Facilitated variation: how evolution learns from past environments to generalize to new environments.

Parter M, Kashtan N, Alon U - PLoS Comput. Biol. (2008)

A small number of mutations evokes large useful phenotypic adaptation in systems showing facilitated variation.(A) Beaks of Darwin's finches. (B) RNA secondary structure evolved under modularly varying goals (MVG). (C) Logic circuit evolved under MVG of decomposable Boolean functions.
© Copyright Policy
Related In: Results  -  Collection

License
Show All Figures
getmorefigures.php?uid=PMC2563028&req=5

pcbi-1000206-g001: A small number of mutations evokes large useful phenotypic adaptation in systems showing facilitated variation.(A) Beaks of Darwin's finches. (B) RNA secondary structure evolved under modularly varying goals (MVG). (C) Logic circuit evolved under MVG of decomposable Boolean functions.
Mentions: Facilitated variation (FV) is made possible by certain features of biological design. One of these is the existence of ‘weak regulatory linkage’ [5],[10],[18], where general and non-instructive signals can trigger large pre-prepared responses. For example, changes in growth hormone concentration at a localized position (limb bud in an embryo) can trigger large useful changes in the shape of the limb, driven by the conserved mechanisms for growth of bones, muscles, blood vessels, and nerves [19]. A good example is the ease of changing beak shapes with any of many possible mutations that affect the concentration of a single morphogenic factor [20] (Figure 1A). In weak regulatory linkage, the information about the output is pre-built into the regulated system without instruction from the regulator, which only selects between states. Such regulatory organization reduces the constraints for evolving new regulations and for generating complex potentially useful phenotypes.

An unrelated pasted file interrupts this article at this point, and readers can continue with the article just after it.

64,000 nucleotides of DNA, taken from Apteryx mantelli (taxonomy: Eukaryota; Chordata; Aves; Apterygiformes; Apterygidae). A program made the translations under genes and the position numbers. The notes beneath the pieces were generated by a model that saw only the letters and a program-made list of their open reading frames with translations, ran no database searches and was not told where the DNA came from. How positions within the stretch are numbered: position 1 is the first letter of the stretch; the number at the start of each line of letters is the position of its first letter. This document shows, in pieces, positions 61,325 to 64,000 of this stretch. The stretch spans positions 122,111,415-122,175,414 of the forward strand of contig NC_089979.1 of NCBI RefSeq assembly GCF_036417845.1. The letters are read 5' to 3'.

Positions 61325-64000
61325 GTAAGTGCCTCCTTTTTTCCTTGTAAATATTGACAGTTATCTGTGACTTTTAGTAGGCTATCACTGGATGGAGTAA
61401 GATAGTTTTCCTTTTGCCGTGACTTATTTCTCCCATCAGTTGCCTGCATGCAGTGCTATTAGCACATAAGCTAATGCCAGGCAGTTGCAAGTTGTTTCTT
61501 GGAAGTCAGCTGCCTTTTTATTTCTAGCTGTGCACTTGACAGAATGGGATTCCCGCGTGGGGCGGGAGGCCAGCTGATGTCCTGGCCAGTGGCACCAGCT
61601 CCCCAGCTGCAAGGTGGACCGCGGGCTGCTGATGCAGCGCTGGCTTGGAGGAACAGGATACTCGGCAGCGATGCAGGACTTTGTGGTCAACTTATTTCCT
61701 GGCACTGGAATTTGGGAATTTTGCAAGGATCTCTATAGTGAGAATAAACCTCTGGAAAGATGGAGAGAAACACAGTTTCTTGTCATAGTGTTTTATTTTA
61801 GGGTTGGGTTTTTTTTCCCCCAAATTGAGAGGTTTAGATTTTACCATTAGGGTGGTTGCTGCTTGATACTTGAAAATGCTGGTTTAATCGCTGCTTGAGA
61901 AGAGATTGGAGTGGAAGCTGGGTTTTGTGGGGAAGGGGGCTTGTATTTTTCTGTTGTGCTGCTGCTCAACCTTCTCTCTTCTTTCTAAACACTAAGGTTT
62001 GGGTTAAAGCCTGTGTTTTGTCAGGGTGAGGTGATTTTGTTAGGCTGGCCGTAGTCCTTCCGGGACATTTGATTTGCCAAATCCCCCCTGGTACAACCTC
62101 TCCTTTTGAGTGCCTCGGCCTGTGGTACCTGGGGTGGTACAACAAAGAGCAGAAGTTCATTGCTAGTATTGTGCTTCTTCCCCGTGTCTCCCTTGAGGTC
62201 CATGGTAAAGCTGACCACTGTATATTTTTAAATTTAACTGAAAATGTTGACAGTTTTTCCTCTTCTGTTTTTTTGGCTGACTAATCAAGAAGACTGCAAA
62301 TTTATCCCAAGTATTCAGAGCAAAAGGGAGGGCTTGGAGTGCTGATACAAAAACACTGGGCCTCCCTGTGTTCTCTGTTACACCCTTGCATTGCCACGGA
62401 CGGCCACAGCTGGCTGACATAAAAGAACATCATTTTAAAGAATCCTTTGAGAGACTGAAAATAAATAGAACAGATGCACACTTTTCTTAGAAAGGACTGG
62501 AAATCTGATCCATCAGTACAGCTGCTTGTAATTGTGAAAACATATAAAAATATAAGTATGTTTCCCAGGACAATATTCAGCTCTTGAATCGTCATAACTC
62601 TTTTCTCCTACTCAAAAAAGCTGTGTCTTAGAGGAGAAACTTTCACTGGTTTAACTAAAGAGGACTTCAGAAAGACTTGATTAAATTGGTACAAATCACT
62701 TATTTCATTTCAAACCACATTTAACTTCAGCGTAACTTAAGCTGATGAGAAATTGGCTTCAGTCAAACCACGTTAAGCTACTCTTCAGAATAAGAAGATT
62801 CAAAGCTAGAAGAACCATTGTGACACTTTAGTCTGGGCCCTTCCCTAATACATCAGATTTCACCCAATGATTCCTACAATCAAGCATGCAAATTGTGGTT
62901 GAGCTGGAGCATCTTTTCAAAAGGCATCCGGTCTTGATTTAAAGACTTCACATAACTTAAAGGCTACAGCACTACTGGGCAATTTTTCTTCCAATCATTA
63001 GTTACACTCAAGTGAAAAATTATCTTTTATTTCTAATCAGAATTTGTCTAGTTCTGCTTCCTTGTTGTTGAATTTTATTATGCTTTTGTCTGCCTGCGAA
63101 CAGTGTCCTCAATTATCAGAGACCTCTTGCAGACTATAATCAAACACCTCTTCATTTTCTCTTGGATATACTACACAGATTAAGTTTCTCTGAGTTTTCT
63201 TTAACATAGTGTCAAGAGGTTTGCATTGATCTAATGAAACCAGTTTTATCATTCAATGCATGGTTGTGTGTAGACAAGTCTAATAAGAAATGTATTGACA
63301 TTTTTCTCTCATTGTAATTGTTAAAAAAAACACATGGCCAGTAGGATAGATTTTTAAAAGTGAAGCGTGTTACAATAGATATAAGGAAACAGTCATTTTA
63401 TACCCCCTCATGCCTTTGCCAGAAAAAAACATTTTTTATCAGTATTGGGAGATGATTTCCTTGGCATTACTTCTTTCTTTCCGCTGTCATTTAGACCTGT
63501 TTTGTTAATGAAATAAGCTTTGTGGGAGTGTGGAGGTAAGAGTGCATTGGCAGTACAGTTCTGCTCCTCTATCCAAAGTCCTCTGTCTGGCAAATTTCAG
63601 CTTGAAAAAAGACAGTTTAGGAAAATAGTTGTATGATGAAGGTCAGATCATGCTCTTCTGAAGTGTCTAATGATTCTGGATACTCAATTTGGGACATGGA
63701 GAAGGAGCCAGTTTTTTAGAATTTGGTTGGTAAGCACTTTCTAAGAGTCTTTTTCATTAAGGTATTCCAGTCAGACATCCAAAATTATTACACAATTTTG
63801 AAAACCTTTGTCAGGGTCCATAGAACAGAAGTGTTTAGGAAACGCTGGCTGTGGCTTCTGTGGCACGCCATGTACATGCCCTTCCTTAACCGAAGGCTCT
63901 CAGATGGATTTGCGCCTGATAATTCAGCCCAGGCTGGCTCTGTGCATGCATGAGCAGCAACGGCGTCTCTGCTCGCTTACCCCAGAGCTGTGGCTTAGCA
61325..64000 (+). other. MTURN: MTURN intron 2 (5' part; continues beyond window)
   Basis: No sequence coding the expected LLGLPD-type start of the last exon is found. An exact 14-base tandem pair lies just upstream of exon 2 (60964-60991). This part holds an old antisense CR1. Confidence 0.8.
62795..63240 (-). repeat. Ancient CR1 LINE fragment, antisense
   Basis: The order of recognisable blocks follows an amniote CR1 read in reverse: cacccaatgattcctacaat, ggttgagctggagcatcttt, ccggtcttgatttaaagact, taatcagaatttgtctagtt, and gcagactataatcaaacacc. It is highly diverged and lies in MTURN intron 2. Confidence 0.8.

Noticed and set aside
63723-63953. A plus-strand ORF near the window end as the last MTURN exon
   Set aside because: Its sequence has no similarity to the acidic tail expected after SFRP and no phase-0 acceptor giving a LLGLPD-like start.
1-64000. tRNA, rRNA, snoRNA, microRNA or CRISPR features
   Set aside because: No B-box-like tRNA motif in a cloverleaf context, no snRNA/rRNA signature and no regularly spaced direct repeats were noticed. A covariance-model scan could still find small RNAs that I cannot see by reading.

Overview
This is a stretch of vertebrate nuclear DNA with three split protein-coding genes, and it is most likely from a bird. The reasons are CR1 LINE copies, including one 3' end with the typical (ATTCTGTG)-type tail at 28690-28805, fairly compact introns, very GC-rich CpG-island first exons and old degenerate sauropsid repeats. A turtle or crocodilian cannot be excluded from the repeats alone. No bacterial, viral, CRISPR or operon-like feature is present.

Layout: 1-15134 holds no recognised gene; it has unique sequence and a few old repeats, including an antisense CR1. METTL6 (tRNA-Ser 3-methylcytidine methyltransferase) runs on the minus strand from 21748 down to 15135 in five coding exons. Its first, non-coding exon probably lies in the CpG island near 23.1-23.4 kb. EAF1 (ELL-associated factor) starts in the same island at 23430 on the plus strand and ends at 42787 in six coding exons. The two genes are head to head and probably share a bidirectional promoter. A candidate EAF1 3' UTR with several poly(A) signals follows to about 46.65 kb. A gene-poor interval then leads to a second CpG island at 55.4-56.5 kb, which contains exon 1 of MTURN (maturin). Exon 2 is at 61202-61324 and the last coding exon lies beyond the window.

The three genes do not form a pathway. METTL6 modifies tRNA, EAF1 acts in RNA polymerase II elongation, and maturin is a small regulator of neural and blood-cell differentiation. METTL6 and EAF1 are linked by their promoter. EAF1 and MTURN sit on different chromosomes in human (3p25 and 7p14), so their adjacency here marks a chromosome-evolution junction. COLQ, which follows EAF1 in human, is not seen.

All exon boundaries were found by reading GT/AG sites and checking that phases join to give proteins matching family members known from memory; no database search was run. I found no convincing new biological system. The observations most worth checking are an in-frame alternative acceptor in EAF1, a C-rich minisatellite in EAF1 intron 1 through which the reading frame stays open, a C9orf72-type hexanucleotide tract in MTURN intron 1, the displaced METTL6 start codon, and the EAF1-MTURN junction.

Bottom Line: We find that organisms that evolve under such varying goals not only remember their history but also generalize to future environments, exhibiting high adaptability to novel goals.Rapid adaptation is seen to goals composed of the same subgoals in novel combinations, and to goals where one of the subgoals was never seen in the history of the organism.The mechanisms for such enhanced generation of novelty (generalization) are analyzed, as is the way that organisms store information in their genomes about their past environments.

View Article: PubMed Central - PubMed

Affiliation: Department of Molecular Cell Biology, Weizmann Institute of Science, Rehovot, Israel.

ABSTRACT
One of the striking features of evolution is the appearance of novel structures in organisms. Recently, Kirschner and Gerhart have integrated discoveries in evolution, genetics, and developmental biology to form a theory of facilitated variation (FV). The key observation is that organisms are designed such that random genetic changes are channeled in phenotypic directions that are potentially useful. An open question is how FV spontaneously emerges during evolution. Here, we address this by means of computer simulations of two well-studied model systems, logic circuits and RNA secondary structure. We find that evolution of FV is enhanced in environments that change from time to time in a systematic way: the varying environments are made of the same set of subgoals but in different combinations. We find that organisms that evolve under such varying goals not only remember their history but also generalize to future environments, exhibiting high adaptability to novel goals. Rapid adaptation is seen to goals composed of the same subgoals in novel combinations, and to goals where one of the subgoals was never seen in the history of the organism. The mechanisms for such enhanced generation of novelty (generalization) are analyzed, as is the way that organisms store information in their genomes about their past environments. Elements of facilitated variation theory, such as weak regulatory linkage, modularity, and reduced pleiotropy of mutations, evolve spontaneously under these conditions. Thus, environments that change in a systematic, modular fashion seem to promote facilitated variation and allow evolution to generalize to novel conditions.

Show MeSH
Related in: MedlinePlus